Romanian Institute for Human Rights
It was no sooner than the 19th century that the historical events and the European political, social and cultural developments had created the favourable framework for the assertion of women’s rights. Two important moments were the illuminist thinking and the development of the human right concept, followed by the proclamation, during the French Revolution, of the Declaration of the Rights of Man and of the Citizen. A forerunner of the feminist activism was Olympe de Gouges (7 May 1748 – 3 November 1793), a dramatic author and an activist whose extremely popular writings advocated for the improvement of the slaves’ life conditions in the Colonies. Olympe de Gouges was the first to request that women should enjoy the same rights as men in her famous Declaration of the Rights of Woman and the Female Citizen of 1791. Thus, during the 19th century, the discussions about religious freedom, abolishment of slavery, the right to vote, etc., were paralleled by those on women’s freedom. Emmeline Pankhurst (15 July 1858 – 14 June 1928) was the British activist, leader of the suffragette movement, who helped women earn their right to vote. In 1999, “Time” magazine included her among the most important 100 personalities of the 20th century, saying that she shook society offering women a new dimension and a new image making any way back impossible. A remarkable feminine personality of Romania was Ana Ipătescu who became famous for her initiative power and heroism during the Forty-Eighters Revolution in Wallachia in 1848 and was also praised by the foreign papers of the time.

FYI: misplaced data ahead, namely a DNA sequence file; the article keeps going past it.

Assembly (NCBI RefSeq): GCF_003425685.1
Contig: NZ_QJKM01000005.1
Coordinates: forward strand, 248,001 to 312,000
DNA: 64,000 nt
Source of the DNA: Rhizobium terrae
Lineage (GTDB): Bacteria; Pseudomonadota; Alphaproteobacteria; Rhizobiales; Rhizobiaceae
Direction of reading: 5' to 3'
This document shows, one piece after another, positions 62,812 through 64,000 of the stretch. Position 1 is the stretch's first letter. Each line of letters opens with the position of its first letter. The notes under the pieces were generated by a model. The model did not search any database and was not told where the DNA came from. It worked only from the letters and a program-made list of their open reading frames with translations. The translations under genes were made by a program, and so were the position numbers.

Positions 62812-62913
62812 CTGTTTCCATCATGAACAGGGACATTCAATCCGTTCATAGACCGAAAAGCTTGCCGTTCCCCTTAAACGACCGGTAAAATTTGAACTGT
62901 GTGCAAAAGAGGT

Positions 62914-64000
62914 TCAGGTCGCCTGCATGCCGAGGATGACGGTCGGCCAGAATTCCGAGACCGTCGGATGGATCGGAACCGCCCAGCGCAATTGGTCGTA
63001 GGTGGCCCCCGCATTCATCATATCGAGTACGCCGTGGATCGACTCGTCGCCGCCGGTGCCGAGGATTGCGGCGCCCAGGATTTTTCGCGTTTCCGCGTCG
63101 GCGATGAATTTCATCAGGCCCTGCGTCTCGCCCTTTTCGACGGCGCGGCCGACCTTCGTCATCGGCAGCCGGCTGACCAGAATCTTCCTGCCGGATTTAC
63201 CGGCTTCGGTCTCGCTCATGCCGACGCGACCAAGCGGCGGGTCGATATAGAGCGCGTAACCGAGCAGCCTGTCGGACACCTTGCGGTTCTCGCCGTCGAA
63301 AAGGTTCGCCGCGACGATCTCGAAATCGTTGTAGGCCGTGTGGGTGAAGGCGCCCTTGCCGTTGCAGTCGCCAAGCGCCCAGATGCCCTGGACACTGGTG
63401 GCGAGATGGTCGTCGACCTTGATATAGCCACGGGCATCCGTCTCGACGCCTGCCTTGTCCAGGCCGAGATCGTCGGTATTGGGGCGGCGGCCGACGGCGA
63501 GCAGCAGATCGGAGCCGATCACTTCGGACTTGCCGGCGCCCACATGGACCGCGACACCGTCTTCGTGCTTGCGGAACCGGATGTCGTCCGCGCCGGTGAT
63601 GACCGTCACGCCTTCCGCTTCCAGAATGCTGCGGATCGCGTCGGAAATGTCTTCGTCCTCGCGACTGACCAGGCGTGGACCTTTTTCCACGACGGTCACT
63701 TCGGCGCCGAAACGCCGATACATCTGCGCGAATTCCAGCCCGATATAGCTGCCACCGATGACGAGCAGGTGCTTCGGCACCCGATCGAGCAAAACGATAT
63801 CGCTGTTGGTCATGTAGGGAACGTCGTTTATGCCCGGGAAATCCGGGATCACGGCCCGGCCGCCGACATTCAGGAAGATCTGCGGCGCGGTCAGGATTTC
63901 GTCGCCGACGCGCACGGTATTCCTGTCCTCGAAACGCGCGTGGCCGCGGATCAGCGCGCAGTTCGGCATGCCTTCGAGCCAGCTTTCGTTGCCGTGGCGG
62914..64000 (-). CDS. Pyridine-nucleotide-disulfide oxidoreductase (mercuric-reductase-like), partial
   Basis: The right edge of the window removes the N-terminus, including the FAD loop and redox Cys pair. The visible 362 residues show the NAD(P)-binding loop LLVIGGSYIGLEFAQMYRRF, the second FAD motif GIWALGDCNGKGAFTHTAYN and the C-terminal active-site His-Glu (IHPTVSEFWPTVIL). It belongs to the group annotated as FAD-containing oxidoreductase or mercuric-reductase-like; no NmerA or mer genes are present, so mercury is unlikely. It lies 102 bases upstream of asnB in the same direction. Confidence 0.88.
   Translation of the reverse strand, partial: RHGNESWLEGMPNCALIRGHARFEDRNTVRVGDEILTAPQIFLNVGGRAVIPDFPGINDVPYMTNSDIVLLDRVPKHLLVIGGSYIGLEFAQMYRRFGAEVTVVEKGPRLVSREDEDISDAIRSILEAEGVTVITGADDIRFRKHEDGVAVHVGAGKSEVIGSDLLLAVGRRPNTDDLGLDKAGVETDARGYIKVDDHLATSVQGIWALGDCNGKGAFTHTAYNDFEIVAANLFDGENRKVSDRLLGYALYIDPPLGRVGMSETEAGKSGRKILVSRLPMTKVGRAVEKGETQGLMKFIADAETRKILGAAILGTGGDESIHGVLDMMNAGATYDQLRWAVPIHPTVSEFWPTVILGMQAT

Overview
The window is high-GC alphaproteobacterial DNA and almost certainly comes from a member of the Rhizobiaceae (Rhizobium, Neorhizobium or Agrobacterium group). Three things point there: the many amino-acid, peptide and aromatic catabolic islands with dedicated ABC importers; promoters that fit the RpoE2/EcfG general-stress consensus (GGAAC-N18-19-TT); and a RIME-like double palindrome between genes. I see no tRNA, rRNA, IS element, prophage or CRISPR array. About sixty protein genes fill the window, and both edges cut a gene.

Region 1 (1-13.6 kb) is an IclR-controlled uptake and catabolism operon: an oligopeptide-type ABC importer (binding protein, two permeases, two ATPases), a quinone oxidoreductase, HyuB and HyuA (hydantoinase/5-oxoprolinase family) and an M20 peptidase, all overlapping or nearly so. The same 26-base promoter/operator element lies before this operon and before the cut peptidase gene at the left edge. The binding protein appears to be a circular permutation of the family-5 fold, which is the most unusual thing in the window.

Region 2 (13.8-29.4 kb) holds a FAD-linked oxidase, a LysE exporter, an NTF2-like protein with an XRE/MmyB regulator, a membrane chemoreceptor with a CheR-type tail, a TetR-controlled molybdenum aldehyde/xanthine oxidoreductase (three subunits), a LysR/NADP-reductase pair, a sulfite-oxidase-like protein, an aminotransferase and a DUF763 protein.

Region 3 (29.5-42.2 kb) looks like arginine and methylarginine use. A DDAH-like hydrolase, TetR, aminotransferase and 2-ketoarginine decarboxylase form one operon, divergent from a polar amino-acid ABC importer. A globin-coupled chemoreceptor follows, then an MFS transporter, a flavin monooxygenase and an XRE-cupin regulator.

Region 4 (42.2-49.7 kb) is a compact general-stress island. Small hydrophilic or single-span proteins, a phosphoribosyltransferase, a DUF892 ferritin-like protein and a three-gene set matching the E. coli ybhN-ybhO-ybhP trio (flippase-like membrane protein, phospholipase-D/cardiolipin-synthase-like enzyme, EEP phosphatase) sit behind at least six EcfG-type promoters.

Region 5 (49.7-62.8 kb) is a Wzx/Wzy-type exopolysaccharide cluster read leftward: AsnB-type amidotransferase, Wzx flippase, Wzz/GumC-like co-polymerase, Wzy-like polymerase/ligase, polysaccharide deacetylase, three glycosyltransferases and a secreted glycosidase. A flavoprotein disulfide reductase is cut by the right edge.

At the end of the Second World War, Eleanor Roosevelt (11 October 1884 – 7 November 1962) put pressure on the USA to accede the United Nations Organization and support the international Organization. She became the first delegate of her country to the United Nations. It was also she who supervised and contributed to the redaction of the content of the Universal Declaration of Human Rights. Women managed to make their voices heard after a long time when they had been put by society to inferior positions as compared to men, based on the idea that their only purpose was to take care of the household and the family.
Nowadays women hold leading positions in bodies and organizations that militate for the fundamental rights and freedoms and for women’s empowerment in the world, women who are peace ambassadors and defenders of the rights of refugees. All these rights have to be effectively and constantly promoted and protected. At the beginning of the 21st century, women’s rights are acknowledged by the international community and consecrated in a number of binding documents and instruments.
United Nations conclusions and recommendations concerning the implementation by Romania of the Convention on the Elimination of All Forms of Discrimination Against Women – brief presentation
Convention on the Elimination of All Forms of Discrimination Against Women
Optional Protocol to the Convention on the Elimination of All Forms of Discrimination Against Women